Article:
A urostomy is an inpatient procedure, so you’ll likely have to stay at the hospital after surgery. You won’t be able to eat solid foods while recovering and will be fed intravenously or through a tube in your vein. Physical activities will be limited and heavy lifting isn’t allowed.
It’s normal for your stoma to swell after surgery; this will gradually reduce until it reaches its final size. You might also notice the stoma producing mucus, which will appear as a whitish, jelly-like substance in the urine.
Right after your operation, urine will begin to flow to the pouch. It can initially be pink or red but will eventually return to its normal yellow color after a few days. Your groin area might also experience some swelling, and your genitals might have some discharge. Do not worry, as these are all normal and will go away over time.
Learning, adapting, and adjusting
As you heal and recuperate, you’ll be taught how to drain your urostomy bag, how often you need to change it, and the proper way of changing it to avoid leaks, odors, and skin irritations. Do remember that it might take time for you to adjust to life with a urostomy bag. But once you do, you can go back to your routine, live comfortably, and even thrive.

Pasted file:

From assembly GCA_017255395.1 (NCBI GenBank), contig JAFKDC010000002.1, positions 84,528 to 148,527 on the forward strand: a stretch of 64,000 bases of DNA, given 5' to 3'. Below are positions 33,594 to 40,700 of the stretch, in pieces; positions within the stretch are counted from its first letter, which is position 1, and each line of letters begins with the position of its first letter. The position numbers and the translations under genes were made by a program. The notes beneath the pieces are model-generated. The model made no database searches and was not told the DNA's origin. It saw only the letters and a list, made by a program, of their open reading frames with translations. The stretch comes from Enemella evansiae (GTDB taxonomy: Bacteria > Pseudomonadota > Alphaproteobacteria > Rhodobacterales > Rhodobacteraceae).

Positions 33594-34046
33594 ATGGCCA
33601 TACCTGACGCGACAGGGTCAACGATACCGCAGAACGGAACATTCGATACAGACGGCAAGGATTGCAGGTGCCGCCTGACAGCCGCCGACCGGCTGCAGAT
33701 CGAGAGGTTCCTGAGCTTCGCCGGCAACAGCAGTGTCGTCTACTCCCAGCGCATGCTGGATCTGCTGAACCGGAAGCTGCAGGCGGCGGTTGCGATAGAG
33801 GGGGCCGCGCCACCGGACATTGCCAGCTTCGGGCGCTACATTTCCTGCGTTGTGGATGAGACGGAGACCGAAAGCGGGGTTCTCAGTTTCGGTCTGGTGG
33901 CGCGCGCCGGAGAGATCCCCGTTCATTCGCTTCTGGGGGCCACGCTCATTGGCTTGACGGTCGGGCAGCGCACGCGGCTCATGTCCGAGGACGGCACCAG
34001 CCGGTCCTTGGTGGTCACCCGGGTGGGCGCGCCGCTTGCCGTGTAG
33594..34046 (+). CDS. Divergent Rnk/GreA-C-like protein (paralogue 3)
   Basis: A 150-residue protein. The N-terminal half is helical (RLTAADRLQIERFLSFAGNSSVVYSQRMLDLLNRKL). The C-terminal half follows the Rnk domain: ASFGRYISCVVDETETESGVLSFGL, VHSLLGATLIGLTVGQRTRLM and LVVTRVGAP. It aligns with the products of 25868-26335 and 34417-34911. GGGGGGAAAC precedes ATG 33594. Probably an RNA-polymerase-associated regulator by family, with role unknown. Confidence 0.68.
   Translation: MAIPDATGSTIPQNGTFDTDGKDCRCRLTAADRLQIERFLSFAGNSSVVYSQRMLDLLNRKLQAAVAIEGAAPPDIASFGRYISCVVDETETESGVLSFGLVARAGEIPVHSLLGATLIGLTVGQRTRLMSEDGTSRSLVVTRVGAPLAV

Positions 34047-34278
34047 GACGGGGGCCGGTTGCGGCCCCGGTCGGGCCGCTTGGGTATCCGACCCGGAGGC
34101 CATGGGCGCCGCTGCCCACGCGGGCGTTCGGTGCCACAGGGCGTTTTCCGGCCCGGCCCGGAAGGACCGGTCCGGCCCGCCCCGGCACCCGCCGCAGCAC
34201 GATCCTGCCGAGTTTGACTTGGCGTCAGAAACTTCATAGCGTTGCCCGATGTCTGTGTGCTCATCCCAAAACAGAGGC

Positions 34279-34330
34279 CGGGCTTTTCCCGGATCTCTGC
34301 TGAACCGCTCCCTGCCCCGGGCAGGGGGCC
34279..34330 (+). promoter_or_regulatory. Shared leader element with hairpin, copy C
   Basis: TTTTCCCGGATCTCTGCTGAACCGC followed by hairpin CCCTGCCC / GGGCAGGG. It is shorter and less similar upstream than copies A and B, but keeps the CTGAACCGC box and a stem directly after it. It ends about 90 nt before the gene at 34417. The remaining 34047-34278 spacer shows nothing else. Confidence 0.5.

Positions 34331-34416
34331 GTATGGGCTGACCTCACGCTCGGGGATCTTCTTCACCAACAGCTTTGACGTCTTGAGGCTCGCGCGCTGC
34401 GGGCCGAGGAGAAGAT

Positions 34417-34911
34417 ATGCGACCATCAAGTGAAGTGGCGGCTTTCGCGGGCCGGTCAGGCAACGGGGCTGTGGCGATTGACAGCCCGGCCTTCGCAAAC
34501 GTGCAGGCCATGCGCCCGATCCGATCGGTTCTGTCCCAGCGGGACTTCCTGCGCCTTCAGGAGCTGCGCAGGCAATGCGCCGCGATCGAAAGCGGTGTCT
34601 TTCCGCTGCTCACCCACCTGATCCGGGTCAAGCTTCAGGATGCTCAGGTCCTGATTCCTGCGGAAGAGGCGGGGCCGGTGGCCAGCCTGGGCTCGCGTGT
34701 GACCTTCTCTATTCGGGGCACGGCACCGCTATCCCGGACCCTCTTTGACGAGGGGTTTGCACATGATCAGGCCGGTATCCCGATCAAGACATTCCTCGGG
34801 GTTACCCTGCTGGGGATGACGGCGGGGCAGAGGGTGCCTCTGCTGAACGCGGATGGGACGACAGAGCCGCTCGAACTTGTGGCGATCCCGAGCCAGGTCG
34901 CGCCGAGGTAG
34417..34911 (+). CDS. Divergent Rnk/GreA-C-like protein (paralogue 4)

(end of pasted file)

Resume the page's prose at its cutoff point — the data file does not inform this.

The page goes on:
Living with a urostomy bag need not limit you in any way—you can still wear anything you want (without the bag showing) and do anything you wish to (except for heavy lifting), including playing sports and swimming.
Please be advised that some doctors don’t recommend contact sports because of the possibility of injuring the stoma. If unavoidable, special protection can be used, such as wearing a guard or belt.
What you need as an ostomate
Ostomates, or individuals who have undergone a colostomy, ileostomy, or urostomy, need specific appliances or a pouching system for their day-to-day life. Better Health can help you choose one that suits you best.
Apart from urostomy supplies, it’s also important to have access to useful and relevant information and support. You can find a wide range of resources for ostomates at https://joinbetter.com, from diet tips to personalized advice, and more! Join our ostomy community today!